With a quiet woosh, today (21 March) we officially launched three new electric tipper trucks for the Central Interceptor project at a work site in Mangere —the first of their kind in New Zealand.
The distinctive navy-blue branded vehicles were unveiled by distinguished broadcaster, Neil Waka— presenter of Te Ao Tapatahi at Whakaata Māori in front of guests that included Iwi, Central Interceptor contractors and suppliers as well as construction industry leaders. The E-trucks can each transport up to 13 tonnes of material, with an average range of 200km. They are powered by a single battery and charging takes 90 minutes, or the batteries can be swapped in around 10 minutes. The trucks produce 79% less CO2 emissions compared with their diesel counterparts.
The 14.7km Central Interceptor wastewater tunnel will improve the health of central Auckland waterways by significantly reducing wet-weather overflows. Since January 2023, the E-trucks have been transporting excavated material from tunnel and shaft sites to Puketutu Island, where we are carrying out a rehabilitation project at a former quarry.
We introduced electric vehicles to their passenger fleet in 2019. Central Interceptor executive programme director Shayne Cunis says the e-trucks make up an exciting addition to the project’s overall sustainability strategy: “This is a stand-out project in terms of safety, expertise and benefiting the environment.
The E-trucks will not only provide huge carbon savings through zero emissions, but residents living alongside some of our 16 construction sites will benefit hugely from having almost silent truck movements. Being a good neighbour is very important to us.”
The E-trucks were manufactured by XCMG, a leading global E-truck manufacturer in China. After extensive testing in Auckland, the trucks were sent to Rotorua where a truck trailer manufacturer designed and installed the tipper bodies. The trucks have a tare of 13,400kg (unloaded). Swapping the 180kg battery takes between five and 10 minutes.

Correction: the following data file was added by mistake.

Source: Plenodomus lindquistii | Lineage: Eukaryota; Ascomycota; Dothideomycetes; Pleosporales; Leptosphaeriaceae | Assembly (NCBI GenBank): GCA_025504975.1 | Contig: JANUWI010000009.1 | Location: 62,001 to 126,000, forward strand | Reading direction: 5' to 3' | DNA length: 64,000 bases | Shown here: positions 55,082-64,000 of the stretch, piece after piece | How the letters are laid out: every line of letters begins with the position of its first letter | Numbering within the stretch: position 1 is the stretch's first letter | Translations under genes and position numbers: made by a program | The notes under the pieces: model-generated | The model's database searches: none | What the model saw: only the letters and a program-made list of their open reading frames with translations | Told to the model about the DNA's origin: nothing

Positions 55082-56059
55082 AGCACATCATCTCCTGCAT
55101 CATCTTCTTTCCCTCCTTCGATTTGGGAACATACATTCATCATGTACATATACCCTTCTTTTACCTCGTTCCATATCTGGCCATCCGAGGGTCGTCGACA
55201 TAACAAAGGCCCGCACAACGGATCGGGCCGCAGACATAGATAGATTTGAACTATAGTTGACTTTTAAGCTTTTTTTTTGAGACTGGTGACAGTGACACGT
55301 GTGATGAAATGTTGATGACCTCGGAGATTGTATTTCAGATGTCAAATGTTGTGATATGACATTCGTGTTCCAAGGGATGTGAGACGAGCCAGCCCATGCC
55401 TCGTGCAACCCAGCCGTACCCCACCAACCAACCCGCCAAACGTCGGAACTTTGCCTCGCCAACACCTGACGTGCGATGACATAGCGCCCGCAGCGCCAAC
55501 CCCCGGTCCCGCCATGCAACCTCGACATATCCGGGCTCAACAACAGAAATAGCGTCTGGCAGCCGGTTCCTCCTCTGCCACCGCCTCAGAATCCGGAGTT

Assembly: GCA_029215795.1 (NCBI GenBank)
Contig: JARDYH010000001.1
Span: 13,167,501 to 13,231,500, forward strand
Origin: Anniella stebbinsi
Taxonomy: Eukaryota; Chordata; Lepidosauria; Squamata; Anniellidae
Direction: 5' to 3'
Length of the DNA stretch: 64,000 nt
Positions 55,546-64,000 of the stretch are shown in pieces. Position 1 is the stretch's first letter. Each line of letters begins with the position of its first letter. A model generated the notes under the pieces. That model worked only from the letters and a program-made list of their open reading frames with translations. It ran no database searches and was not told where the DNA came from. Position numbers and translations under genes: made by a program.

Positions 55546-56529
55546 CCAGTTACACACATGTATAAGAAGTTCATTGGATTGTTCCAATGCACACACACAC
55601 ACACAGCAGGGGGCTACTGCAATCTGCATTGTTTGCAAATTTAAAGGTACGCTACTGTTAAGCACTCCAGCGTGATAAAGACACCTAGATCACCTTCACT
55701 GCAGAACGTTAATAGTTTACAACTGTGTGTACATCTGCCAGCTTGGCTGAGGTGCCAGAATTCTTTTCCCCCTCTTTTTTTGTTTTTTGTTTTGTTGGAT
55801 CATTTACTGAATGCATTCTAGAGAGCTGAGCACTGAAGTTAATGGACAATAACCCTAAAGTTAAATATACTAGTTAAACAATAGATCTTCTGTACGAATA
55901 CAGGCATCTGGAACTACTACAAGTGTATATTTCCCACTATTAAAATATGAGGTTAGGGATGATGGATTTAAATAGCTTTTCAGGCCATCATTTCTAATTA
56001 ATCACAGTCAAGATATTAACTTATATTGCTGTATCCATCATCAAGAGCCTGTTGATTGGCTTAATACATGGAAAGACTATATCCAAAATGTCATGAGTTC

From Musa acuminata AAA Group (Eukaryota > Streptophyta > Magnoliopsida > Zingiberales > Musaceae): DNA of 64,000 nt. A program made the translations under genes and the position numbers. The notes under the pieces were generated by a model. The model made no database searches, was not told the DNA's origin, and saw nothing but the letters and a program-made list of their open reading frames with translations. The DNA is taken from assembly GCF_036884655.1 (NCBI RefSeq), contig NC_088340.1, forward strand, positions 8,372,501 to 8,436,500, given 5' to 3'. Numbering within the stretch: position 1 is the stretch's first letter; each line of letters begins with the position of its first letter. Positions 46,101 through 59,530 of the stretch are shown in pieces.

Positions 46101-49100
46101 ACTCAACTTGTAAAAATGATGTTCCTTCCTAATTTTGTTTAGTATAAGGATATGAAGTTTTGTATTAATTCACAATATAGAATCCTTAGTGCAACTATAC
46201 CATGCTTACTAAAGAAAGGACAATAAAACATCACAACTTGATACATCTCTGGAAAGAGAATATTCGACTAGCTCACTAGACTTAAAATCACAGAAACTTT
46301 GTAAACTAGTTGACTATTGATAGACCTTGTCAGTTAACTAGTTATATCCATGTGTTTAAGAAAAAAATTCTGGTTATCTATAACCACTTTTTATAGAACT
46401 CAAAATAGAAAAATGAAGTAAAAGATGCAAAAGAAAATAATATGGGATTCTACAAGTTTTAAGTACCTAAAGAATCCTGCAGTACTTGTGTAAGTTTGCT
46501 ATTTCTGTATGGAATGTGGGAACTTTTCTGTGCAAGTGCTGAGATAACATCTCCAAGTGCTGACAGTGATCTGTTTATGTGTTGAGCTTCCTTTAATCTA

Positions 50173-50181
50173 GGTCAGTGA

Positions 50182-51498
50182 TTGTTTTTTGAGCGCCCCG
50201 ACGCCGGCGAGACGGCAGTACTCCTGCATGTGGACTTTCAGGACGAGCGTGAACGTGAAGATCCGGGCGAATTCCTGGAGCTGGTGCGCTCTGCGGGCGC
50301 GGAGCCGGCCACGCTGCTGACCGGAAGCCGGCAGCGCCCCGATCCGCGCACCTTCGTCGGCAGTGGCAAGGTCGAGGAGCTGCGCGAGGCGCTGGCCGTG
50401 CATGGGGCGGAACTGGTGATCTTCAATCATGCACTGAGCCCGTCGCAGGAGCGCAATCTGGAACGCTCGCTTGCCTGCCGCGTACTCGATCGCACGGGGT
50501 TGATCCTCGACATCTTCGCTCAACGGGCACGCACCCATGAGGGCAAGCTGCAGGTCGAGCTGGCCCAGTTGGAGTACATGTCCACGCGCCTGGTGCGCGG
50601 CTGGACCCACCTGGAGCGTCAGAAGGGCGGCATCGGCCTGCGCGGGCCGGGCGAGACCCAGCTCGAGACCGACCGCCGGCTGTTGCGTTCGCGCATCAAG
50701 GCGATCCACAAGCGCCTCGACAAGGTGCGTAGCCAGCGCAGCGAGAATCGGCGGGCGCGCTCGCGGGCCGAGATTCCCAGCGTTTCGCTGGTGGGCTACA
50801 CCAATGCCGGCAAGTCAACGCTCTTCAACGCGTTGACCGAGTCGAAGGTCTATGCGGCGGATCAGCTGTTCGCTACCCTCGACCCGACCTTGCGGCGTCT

The Central Interceptor project is being delivered by Ghella Abergeldie JV (GAJV) and they received $500,000 in co-funding from the Energy Efficiency and Conservation Authority (EECA) under the Government's new-look Low Emission Transport Fund (LETF). GAJV Social Responsibility Manager, Sandra Edward has helped to drive the project from its inception: “Getting the trucks here has been a long process. The global pandemic certainly got in the way, but we’re thrilled they’re finally here and on the road!
“We’re very excited by some of the specific design features such as reversing cameras and bin cameras, as well as an automatic tarp cover that slides over the top of the material for the journey to the tip site.”
Over the next four years, the trucks are projected to transport 66,000 tonnes of spoil and reduce at least 306 tonnes of CO2-e (the equivalent of driving from Cape Reinga to Bluff more than 800 times). For every 100,000km travelled, around 50,000 litres of diesel will be saved.
The eye-catching branding was designed in consultation with our Mana Whenua Kaitiaki Managers Forum and includes graphics of ancient shells and a stingray, after a tooth and other three- to four-million-year-old artefacts were discovered during early site excavation. Each truck has a QR code, which leads to our website and more information about the Central Interceptor project and the E-trucks themselves.
The E-trucks made an appearance at the National Field Days in November 2022. The Central Interceptor team hope to share the learnings of the e-tipper truck experience throughout the construction industry.
Check out the videos for more information: